The Executive Director of 5fifty Documentary Limited, Edem Srem has called on Ghanaians in urban areas to show concern about galamsey activities in the country.
According to him, though the adverse effects of galamsey is usually evident in mining communities, it somewhat impact on the economy.
Speaking to Citi News at the viewing of a documentary dubbed, ‘Galamsey, the other side’ Edem Srem said it is about time stakeholders come together to reach a mutually beneficial conclusion on the matter.
“…When you visit most of the rivers that have been polluted by the activities of galamsey, you realize that fish caught by fishermen taste sour and bitter, making it dangerous for consumption. In Accra, we always assume we are safe because we think the fresh things are brought to Accra. But the question we need to ask is; where are those fresh foods coming from?”
Mr. Srem said although the activity is illegal, the minerals obtained by the galamsey operators stay back in the country, improving the livelihood of the people and the economy.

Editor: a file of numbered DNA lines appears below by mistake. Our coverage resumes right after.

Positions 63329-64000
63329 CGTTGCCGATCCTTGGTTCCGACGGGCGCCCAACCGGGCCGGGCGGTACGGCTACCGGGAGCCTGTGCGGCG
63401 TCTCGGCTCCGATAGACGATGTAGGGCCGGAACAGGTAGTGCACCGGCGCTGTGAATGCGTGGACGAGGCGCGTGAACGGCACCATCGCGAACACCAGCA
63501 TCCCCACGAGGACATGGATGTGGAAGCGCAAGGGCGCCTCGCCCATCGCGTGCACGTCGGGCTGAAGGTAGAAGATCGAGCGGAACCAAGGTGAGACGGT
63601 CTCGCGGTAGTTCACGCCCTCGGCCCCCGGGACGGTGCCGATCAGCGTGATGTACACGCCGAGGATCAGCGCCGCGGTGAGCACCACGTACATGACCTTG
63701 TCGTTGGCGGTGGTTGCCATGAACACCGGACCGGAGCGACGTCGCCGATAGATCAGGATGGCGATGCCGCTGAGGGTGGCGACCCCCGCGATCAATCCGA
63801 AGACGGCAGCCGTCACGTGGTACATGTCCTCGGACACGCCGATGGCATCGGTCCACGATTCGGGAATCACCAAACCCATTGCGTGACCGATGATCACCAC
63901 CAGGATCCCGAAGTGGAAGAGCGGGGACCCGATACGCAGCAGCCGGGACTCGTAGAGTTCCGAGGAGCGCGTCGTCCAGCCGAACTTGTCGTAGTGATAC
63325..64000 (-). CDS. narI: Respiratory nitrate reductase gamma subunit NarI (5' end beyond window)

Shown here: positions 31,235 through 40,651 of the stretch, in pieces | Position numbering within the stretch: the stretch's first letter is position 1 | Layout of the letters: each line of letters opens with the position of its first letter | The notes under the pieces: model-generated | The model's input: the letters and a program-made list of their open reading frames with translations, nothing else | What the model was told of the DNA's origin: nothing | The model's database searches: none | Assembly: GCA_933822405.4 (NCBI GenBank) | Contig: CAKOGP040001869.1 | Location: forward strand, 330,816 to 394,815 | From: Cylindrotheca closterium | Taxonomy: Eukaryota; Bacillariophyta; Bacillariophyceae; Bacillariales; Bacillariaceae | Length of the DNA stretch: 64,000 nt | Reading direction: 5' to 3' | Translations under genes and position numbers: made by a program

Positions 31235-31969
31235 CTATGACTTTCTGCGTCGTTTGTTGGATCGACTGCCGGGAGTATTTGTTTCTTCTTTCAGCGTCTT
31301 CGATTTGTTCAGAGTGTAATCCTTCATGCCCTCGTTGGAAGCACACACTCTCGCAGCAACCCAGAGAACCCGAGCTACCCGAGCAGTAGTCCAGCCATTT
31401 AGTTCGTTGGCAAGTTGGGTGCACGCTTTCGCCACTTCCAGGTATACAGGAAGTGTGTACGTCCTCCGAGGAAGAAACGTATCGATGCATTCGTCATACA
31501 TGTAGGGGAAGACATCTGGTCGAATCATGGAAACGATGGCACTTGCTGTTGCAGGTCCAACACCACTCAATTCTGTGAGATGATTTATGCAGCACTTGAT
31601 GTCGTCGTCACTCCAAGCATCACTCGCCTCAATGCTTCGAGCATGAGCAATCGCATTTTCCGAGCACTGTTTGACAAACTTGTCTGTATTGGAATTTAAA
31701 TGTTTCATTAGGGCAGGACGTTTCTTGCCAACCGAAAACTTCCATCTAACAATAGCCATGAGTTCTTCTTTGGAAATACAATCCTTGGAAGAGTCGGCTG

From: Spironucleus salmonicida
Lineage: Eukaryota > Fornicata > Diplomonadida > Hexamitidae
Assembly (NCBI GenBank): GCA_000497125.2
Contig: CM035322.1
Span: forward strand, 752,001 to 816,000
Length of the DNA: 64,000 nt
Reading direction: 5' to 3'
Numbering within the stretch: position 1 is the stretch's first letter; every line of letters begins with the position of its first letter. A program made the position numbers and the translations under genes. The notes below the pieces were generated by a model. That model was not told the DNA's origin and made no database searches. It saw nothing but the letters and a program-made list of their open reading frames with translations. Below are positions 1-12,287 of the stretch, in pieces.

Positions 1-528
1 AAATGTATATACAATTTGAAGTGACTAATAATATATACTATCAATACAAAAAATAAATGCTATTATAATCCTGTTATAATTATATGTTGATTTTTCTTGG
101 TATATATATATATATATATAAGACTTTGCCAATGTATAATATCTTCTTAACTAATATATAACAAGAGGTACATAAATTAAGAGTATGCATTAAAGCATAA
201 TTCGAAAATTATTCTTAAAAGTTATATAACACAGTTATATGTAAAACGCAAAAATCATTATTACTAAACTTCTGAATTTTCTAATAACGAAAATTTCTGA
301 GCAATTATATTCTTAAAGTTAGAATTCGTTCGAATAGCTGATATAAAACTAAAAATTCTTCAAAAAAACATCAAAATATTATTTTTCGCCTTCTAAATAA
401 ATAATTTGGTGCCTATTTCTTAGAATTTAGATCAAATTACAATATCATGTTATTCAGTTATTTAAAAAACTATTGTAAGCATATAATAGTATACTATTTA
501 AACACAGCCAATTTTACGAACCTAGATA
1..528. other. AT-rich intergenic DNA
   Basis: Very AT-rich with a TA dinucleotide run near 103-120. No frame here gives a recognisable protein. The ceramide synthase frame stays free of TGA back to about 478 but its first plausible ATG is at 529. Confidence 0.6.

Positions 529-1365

“This galamsey guys, even though they are causing harm to the environment they actually contribute to the economy of the nation. In total they make about thirty percent of Ghana’s gold production and that is huge money for the state. If it is regulated then we can have that amount of proceeds going into the country’s coffers.”
He further explained that, whilst some of the illegal miners are willing to stop, they complain of lack of support from government.
Government in collaboration with multinational mining companies has on several occasions expressed worry about the trend of Galamsey operations in the country.
Although they have tried alternative ways to wean practitioners off their dangerous trade by introducing alternative livelihood schemes in all mining communities, this approach seems to do little to discourage adventures into the pits as more and more people venture into this dangerous but lucrative activity.
By: Felicia Osei/citifmonline/Ghana